means for iteratively solving a ranking function for a set of document rank values with respect to a set of linked documents until a first stability condition is satisfied; means for modifying the ranking function so as to reduce the ranking function's computation cost; and means for solving the modified ranking function until a second stability condition is satisfied. Description This application is a continuation-in-part of U.S. Utility patent application Ser. No. 10/646,331, filed Aug. 22, 2003, which claimed priority on U.S. Provisional Patent Application No. 60/458,921 filed Mar. 28, 2003, both of which are incorporated by reference herein in their entirety. This invention was supported in part by the National Science Foundation under Grant No. IIS-0085896 and Grant No. CCR-9971010. The US Government has certain rights in this invention. The present invention relates generally to improved techniques for analyzing large directed graphs for use in computer systems, and in particular to reducing the computational complexity of assigning ranks to nodes. A search engine is a software program designed to help a user access files stored on a computer, for example on the World Wide Web (WWW), by allowing the user to ask for documents meeting certain criteria (e.g., those containing a given word, a set of words, or a phrase) and retrieving files that match those criteria. Web search engines work by storing information about a large number of web pages (hereinafter also referred to as “pages” or “documents”), which they retrieve from the WWW. These documents are retrieved by a web crawler or spider, which is an automated web browser which follows the links it encounters in a crawled document. The contents of each successfully crawled document are indexed, thereby adding data concerning the words or terms in the document to an index database for use in responding to queries. Some search engines, also store all or part of the document itself, in addition to the index entries. When a user makes a search query having one or more terms, the search engine searches the index for documents that satisfy the query, and provides a listing of matching documents, typically including for each listed document the URL, the title of the document, and in some search engines a portion of document's text deemed relevant to the query. It can be useful for various purposes to rank or assign importance values to nodes in a large linked database. For example, the relevance of database search results can be improved by sorting the retrieved nodes according to their ranks, and presenting the most important, highly ranked nodes first. Alternately, the search results can be sorted based on a query score for each document in the search results, where the query score is a function of the document ranks as well as other factors. One approach to ranking documents involves examining the intrinsic content of each document or the back-link anchor text in parents of each document. This approach can be computationally intensive and often fails to assign highest ranks to the most important documents. Another approach to ranking involves examining the extrinsic relationships between documents, i.e., from the link structure of the directed graph. This type of approach is called a link-based ranking. For example, U.S. Pat. No. 6,285,999 to Page discloses a technique used by the Google search engine for assigning a rank to each document in a hypertext database. According to the link-based ranking method of Page, the rank of a node is recursively defined as a function of the ranks of its parent nodes. Looked at another way, the rank of a node is the steady-state probability that an arbitrarily long random walk through the network will end up at the given node. Thus, a node will tend to have a high rank if it has many parents, or if its parents have high rank. Although link-based ranking techniques are improvements over prior techniques, in the case of an extremely large database, such as the world wide web which contains billions of pages, the computation of the ranks for all the pages can take considerable time. Accordingly, it would be valuable to provide techniques for calculating page ranks with greater computational efficiency. In one embodiment, the invention includes iteratively solving a ranking function for a set of document rank values with respect to a set of linked documents until a first stability condition is satisfied. The ranking function is modified so as to reduce the ranking function's computation cost and then the modified ranking function is solved until a second stability condition is satisfied. The aforementioned features and advantages of the invention as well as additional features and advantages thereof will be more clearly understood hereinafter as a result of a detailed description of embodiments of the invention when taken in conjunction with the drawings. Like reference numerals refer to corresponding parts throughout the several views of the drawings. The techniques of the present invention may used in a search engine environment where the linked database is generated from crawling a number of documents, such as the Internet. The back end system The front end system The controller While the following discussion describes certain functions as being performed by one or more second level controllers In some embodiments, the content filters A link-based ranking system, such as PageRank, makes the assumption that a link from a page u to a page v can be viewed as evidence that page v is an “important” page. In particular, the amount of importance conferred on page v by page u is proportional to the importance of page u and inversely proportional to the number of pages to which page u points. Since the importance of page u is itself not known, determining the importance for every page i requires an iterative fixed-point computation. In one embodiment, the importance of a page i is defined as the probability that at some particular time step, a random web surfer is at page i. Provided that the surfer chooses one of the links on page i, that link is chosen with a probability of 1 divided by the number of outlinks from page i, when the probability of choosing any of the outlinks is uniform across the outlinks. A transition probability matrix, P, may be created where P(i,j) is provided as 1/deg(i), where deg(i) represents the number of outlinks from page i. In other embodiments, P(i,j) could take into consideration certain personalization information for an individual or for a group, or could take into account other information derived from page i itself and/or elsewhere, and need not be uniform over each outlink from a given page. Some web pages have no outlinks, but for P to be a more useful transition probability matrix, every node must have at least 1 outgoing transition, i.e., P should have no rows consisting of all zeros. A matrix P can be converted into a more useful transition matrix by adding a complete set of outgoing transitions to pages with outdegree(0), i.e., no outlinks, to account for the probability that the surfer visiting that page randomly jumps to another page. In one embodiment, the row for a page having no outlinks is modified to account for a probability that the surfer will jump to a different page uniformly across all pages, i.e., each element in the row becomes 1/n, where n is the number of nodes, or pages. In another embodiment, the modification could be non-uniform across all nodes and take into account personalization information. This personalization information might cause certain pages to have a higher probability compared to others based on a surfer's preferences, surfing habits, or other information. For example, if a surfer frequently visits http://www.google.com, the transition probability from page i to the Google homepage would be higher than a page that the user infrequently visits. Another modification to P may take into account the probability that any random surfer will jump to a random Web page (rather than following an outlink). The destination of the random jump is chosen according to certain probability distributions. In some embodiments, this is uniform across all pages and in some embodiments this distribution is non-uniform and based on certain personalization information. Taking the transpose of the twice modified matrix P provides a matrix A. In the matrix P, a row i provided the transition probability distribution for a surfer at node i, whereas in the matrix A this is provided by column i. Mathematically this can be represented as:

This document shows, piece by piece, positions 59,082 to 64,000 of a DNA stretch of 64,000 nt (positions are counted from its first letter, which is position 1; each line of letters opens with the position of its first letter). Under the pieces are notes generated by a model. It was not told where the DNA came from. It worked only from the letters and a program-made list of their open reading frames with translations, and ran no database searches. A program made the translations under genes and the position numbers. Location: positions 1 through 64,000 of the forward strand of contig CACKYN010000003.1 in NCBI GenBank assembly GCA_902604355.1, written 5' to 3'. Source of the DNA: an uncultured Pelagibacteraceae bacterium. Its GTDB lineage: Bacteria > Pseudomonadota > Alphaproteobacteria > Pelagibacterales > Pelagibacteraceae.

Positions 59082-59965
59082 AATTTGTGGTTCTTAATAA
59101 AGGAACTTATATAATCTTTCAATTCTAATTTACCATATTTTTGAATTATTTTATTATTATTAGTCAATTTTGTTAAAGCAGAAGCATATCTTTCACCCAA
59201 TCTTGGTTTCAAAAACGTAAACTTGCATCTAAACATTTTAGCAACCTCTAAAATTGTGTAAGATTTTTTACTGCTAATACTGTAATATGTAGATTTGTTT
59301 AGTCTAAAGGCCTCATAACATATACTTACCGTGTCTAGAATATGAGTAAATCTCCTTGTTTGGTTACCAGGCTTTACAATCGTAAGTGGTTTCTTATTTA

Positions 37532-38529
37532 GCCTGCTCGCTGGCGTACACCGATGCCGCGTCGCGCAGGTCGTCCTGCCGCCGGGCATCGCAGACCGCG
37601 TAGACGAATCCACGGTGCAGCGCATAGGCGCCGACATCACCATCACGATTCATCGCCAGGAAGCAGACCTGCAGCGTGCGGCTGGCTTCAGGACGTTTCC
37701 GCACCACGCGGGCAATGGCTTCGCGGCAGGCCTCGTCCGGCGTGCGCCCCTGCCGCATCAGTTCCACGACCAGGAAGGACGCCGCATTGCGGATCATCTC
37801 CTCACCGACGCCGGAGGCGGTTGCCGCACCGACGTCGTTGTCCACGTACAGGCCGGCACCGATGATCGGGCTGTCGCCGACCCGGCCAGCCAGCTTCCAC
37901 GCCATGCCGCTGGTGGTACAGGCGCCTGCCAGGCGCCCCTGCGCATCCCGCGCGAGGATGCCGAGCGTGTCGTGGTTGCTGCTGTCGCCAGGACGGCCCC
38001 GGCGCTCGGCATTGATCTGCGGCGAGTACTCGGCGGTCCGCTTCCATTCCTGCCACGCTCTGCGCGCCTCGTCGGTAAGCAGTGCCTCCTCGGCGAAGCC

Assuming that the probability distribution over all the nodes of the surfer's location at time 0 is given by x Embodiments of the invention take advantage of this skewed distribution of convergence times to reduce the computational cost required for the determination of the full set of document rank values. Computational cost can be reduced by reducing the number of operations that must be performed and/or simplifying the types that must be preformed. Additionally, reducing the need to move items in and out of main memory can have an effect on computational cost. By not recalculating the ranks of those ranks which have converged during a particular cycle of iterations, embodiments of the invention reduce the computation cost of determining document rank values. Referring to After the iteration cycle is complete ( In other embodiments, a first phase of rank computation may be computed using an initial tolerance level for convergence as described above and using the phase tolerance level for each cycle of iteration in the phase. However, another phase of rank computation could follow using a second tolerance level for the cycles in the phase and using the ranks previously computed in the first phase as respective, initial document rank values in the next phase of rank computation. In some embodiments, the second tolerance level is smaller by an order of magnitude than the previous phase. In some embodiments, more than two phases are used with successively narrower tolerances for convergence. When the nodes whose document rank values are associated with the converged set, their document rank values are no longer calculated. In some embodiments, computing only document rank values which have not converged takes advantage of the matrix structure of the ranking function. As mentioned above, in some embodiments, the ranking function can be described as x During each cycle of iteration, the contributions to the rank of a non-converged node from the converged nodes is a constant. Accordingly, in some embodiments these contributions are only calculated once per cycle of iteration. These embodiments can be understood with reference to Although some of the drawings illustrate a number of logical stages in a particular order, stages which are not order dependent may be reordered and other stages may be combined or broken out. While some reordering or other groupings are specifically mentioned, others will be obvious to those of ordinary skill in the art and so do not present an exhaustive list of alternatives. Moreover, it should be recognized that the stages could be implemented in hardware, firmware, software or any combination thereof. Referring to -